Acting Army Secretary Ryan McCarthy said he agreed with President Donald Trump's decision to cancel his meeting with the Taliban.

McCarthy, speaking at his nomination hearing on Thursday in front of the Senate Armed Services Committee, was asked by Sen. Kirsten Gillibrand (D-N.Y.). about the White House's "abrupt end" to peace talks, and if the administration's "policy of conducting diplomacy through Twitter" has made it more difficult for the Army in Afghanistan.

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DoD/Lisa Ferdinando

Military base schools and Hurricane Maria-related recovery projects in Puerto Rico are among the military construction projects having their funding redirected to pay for the border wall.

A list provided by the Department of Defense on Tuesday offered an itemized look at the $3.6 billion worth of military construction projects that are having their funding reprogrammed towards the wall at the southwest border, which came about after President Donald Trump declared a national emergency earlier this year.

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U.S. Army National Guard/Sgt. 1st Class Jim Greenhill

Someone needs to hurry up and rename the Department of Defense to Mexico, because the Pentagon is diverting $3.6 billion to President Donald Trump's border wall.

The plan to move around billions in military funds for the construction of a wall at the southern border is being carried out this week, Politico reported on Tuesday.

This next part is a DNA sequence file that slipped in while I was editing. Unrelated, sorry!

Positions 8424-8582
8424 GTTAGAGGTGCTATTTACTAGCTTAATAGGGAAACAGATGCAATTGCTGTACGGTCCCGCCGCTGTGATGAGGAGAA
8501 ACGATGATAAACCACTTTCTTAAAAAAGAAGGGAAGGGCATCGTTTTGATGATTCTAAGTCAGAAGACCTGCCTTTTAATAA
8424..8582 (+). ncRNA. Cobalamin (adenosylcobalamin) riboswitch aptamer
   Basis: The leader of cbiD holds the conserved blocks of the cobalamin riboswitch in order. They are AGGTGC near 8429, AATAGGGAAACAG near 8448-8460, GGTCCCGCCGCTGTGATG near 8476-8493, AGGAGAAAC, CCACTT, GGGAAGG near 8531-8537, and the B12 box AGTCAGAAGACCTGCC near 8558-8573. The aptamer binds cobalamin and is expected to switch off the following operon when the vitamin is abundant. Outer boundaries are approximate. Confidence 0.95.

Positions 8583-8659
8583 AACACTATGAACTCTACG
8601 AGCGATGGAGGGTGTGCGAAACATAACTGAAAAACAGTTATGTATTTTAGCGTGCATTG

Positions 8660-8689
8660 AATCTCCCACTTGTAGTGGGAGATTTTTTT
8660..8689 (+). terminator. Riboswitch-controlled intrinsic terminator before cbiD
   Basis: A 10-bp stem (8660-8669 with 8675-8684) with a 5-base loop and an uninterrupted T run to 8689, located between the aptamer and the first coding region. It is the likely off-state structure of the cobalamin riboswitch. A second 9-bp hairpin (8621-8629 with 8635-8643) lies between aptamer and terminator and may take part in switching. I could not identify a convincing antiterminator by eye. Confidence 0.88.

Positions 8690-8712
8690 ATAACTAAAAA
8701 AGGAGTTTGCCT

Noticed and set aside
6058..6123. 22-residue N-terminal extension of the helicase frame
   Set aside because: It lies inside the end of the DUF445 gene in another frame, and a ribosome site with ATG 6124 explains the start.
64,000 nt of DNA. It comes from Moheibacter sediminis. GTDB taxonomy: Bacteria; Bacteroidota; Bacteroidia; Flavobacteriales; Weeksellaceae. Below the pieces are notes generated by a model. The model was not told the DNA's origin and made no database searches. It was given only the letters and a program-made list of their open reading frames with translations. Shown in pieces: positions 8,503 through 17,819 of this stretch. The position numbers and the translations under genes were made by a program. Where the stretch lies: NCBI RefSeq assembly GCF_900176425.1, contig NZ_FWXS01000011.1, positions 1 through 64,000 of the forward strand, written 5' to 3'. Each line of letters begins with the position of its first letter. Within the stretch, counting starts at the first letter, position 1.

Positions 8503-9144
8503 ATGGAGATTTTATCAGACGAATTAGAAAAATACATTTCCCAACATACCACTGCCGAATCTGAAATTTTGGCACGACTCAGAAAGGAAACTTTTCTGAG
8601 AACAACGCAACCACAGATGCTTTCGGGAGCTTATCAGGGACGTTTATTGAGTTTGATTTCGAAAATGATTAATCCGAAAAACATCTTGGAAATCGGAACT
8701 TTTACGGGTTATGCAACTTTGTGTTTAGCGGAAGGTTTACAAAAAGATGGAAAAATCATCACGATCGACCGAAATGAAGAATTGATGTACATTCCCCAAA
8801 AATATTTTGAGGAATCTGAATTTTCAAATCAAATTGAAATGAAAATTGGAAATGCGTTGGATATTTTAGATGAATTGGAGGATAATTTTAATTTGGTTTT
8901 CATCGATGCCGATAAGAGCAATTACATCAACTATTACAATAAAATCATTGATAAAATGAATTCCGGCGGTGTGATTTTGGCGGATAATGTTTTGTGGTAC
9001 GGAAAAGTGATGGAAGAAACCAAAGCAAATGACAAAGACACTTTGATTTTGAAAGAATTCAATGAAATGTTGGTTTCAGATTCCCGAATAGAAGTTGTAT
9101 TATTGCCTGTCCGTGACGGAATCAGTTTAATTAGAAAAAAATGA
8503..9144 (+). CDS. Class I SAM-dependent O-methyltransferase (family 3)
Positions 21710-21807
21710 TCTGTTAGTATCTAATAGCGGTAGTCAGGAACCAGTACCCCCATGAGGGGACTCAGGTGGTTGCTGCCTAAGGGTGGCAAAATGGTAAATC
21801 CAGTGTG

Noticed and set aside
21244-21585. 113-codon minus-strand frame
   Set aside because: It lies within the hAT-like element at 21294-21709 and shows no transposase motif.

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AP Photo/Sakchai Lalit

BANGKOK — The Trump administration was hoping to quietly resume nuclear-disarmament talks with North Koreans at a major Asian summit here this week. But Pyongyang's officials were a no-show, once again snubbing U.S. envoys and casting fresh doubts about President Trump's initiative to persuade Kim Jong Un to shed his ample nuclear arsenal.

Secretary of State Michael R. Pompeo attended the annual meeting of a 10-nation bloc of Southeastern Asian countries, which concluded Saturday in Bangkok. And it was expected he would meet with his North Korean counterpart. But Pyongyang's foreign minister, Ri Yong-ho, canceled his trip to Bangkok at the last minute for undisclosed reasons.

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It's a good thing we're not racing headlong into a war with Iran or some other equally daunting geopolitical catastrophe, because the task of actually filling the Pentagon's top job is starting to look like an increasingly messy task.

After Acting Secretary of Defense Patrick Shanahan withdrew from consideration for permanent secretary, President Donald Trump tapped Army Secretary Mark Esper to take over as his second Acting Secretary of Defense in five months.

But unfortunately for both Trump and Esper, a federal law from 1998 puts a number of legal hurdles in their way.

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President Trump is nominating Patrick Shanahan to be the official Secretary of Defense, after months of his filling the role as the acting secretary.

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